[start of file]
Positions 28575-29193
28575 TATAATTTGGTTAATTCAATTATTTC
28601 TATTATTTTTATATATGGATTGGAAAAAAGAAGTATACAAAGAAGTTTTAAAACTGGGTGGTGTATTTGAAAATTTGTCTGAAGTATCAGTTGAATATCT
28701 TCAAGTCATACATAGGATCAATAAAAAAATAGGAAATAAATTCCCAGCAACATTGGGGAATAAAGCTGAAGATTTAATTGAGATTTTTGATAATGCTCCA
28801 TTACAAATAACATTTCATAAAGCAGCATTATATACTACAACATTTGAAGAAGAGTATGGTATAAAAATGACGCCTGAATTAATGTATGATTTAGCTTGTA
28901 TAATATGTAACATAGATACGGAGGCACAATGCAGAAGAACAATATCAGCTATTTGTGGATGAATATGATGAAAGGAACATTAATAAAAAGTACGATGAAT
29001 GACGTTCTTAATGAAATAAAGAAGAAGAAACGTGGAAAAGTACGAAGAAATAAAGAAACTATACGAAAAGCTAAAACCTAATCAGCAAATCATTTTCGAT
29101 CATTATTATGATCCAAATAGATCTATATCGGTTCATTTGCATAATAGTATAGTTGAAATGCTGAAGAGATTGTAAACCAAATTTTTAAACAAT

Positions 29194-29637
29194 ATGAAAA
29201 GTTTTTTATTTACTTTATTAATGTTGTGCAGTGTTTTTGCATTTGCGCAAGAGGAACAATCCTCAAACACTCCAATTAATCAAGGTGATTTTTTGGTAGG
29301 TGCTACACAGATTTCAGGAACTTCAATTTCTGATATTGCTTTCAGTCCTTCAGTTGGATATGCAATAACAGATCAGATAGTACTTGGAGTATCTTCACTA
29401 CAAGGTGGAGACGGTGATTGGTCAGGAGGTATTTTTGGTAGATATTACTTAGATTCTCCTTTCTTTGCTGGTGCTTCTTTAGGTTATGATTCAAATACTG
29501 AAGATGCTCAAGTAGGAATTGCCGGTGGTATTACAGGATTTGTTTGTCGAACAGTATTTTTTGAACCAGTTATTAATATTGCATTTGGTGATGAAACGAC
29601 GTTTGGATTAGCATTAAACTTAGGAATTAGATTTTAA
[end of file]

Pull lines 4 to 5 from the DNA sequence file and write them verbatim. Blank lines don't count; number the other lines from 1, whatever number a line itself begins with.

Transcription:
28701 TCAAGTCATACATAGGATCAATAAAAAAATAGGAAATAAATTCCCAGCAACATTGGGGAATAAAGCTGAAGATTTAATTGAGATTTTTGATAATGCTCCA
28801 TTACAAATAACATTTCATAAAGCAGCATTATATACTACAACATTTGAAGAAGAGTATGGTATAAAAATGACGCCTGAATTAATGTATGATTTAGCTTGTA